I started out by sculpting a couple of rocks in mudbox, and then arranging them together in the way that the artists on Legend of Grimrock did. (See their pipeline at http://www.grimrock.net/2011/09/08/building-the-dungeon/)

I tried doing a higher poly sculpt that included the whiplash motifs, but maya couldn’t handle the polycount, so I decided to do the whiplash normals in photoshop.

I then created a low poly model, using the high one as a guide.

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This is where things started to go wrong…I used the transfer maps utility in maya, but got a very pixelated texture. I tried creating a 1024 map, but my pc refused and crashed.

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I tried using xnormal instead, but ended up with very weird texture at first. That’s when I remembered that I’d lost my UV map last time it crashed…still don’t save often enough! So I went back in and redid the uvs. This created a much nicer result in xNormal, but it did not work on the model – I still have no idea what those grey areas are. A lot of 3D artists swear by xNormal, but its never been great for me.

T_Wall_N

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Wall normals_normals walls7

With my new UVs in hand, I gave maya another go, knowing I’d get more out of the better map. It was certainly a lot nicer, but still taking ages. I decided to give the 1024 map another go, just in case, and this time adjusted the search envelope. Suprisingly, it took no time at all in comparison – turns out my search envelope had been way too big and was slowing down calculations!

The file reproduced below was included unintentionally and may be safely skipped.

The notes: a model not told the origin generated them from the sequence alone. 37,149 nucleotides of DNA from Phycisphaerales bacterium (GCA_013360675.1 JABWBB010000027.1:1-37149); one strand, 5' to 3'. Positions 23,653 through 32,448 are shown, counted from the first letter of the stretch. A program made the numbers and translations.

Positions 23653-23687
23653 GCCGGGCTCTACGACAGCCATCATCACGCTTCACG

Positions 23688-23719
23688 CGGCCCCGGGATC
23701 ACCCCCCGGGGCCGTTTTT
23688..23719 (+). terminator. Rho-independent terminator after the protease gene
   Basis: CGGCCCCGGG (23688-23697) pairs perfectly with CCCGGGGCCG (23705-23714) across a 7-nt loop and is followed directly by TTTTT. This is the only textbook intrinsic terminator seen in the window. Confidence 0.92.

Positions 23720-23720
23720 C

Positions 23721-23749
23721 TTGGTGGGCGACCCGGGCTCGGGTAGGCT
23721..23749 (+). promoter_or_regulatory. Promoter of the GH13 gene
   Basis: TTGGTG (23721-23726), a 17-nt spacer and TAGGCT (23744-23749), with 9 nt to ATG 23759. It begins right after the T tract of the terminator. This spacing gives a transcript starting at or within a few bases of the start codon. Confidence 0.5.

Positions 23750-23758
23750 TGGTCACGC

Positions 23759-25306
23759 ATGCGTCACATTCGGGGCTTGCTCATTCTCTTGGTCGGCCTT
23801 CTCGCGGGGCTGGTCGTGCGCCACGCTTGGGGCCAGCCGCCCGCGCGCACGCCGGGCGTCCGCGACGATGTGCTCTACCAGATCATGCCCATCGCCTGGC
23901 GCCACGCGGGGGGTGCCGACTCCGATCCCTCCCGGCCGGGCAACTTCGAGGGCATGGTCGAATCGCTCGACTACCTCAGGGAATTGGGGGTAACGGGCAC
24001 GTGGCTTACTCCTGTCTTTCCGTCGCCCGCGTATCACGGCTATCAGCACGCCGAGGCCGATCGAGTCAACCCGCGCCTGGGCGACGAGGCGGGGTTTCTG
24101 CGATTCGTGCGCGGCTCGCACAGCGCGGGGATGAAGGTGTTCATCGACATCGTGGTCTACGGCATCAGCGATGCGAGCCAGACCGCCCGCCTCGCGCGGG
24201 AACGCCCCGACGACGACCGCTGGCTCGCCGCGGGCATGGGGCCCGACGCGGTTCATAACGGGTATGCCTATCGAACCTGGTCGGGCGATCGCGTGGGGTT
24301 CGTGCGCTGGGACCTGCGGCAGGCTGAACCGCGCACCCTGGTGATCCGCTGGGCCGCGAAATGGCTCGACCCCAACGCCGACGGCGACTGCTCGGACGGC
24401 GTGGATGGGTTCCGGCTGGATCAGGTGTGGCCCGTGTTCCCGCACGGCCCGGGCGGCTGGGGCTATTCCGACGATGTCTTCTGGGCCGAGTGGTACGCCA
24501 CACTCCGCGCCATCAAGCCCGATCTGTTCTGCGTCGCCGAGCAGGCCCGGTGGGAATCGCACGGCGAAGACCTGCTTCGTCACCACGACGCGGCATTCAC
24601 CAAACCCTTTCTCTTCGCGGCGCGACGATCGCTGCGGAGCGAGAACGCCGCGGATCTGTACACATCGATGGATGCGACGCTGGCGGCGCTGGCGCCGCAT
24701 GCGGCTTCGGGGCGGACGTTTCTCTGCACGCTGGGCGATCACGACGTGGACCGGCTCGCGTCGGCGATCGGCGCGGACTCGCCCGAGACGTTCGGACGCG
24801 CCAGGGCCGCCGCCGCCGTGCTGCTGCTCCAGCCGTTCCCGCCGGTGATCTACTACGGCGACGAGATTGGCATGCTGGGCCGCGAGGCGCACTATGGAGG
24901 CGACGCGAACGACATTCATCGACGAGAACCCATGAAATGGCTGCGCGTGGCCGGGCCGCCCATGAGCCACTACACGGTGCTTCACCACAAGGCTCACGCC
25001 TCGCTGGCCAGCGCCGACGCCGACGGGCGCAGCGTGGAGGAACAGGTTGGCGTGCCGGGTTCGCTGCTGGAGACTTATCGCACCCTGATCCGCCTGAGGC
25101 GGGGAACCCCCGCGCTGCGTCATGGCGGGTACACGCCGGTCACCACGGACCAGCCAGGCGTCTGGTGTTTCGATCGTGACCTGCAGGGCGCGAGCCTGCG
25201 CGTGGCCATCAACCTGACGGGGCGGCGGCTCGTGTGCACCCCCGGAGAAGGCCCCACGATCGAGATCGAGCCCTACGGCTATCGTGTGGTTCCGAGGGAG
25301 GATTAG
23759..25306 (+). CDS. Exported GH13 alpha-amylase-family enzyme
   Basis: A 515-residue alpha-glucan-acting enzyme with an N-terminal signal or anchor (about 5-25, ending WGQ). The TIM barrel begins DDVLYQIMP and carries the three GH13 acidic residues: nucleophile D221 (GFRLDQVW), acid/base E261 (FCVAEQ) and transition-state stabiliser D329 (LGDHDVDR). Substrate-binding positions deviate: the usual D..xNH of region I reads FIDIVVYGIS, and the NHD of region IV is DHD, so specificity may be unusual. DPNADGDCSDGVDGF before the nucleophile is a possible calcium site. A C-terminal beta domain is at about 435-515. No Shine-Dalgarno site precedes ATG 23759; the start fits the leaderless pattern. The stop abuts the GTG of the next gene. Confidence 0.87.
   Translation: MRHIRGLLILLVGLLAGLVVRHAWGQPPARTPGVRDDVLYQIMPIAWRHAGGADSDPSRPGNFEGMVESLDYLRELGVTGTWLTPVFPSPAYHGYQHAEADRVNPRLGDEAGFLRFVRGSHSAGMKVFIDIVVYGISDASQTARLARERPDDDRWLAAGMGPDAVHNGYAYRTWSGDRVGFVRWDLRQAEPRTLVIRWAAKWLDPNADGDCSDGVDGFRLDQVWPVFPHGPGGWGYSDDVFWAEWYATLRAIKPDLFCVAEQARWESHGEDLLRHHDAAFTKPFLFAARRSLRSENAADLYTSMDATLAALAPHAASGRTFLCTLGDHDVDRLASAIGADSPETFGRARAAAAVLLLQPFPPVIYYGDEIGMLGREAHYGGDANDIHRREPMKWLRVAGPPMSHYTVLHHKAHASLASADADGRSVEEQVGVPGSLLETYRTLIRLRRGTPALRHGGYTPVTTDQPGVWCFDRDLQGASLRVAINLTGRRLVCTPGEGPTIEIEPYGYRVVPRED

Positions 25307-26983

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I still had one issue though – the overlapping uvs were creating really dark areas, so I separated them and generated the map again.

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I was happy with this normal map, so moved on to the diffuse and spec textures. I used the same texture style as I used on the rocks. I feel I cheated a bit here, as I painted a few rocks and then copy pasted them – but its 7 days until the deadline! I generated an AO map in maya (this time with working settings) and multiplied this on top of the diffuse to make sure I retained depth within the texture. I then created the specular by desaturating the diffuse, adding high contrast and making the grass layer white, to give it a damp quality.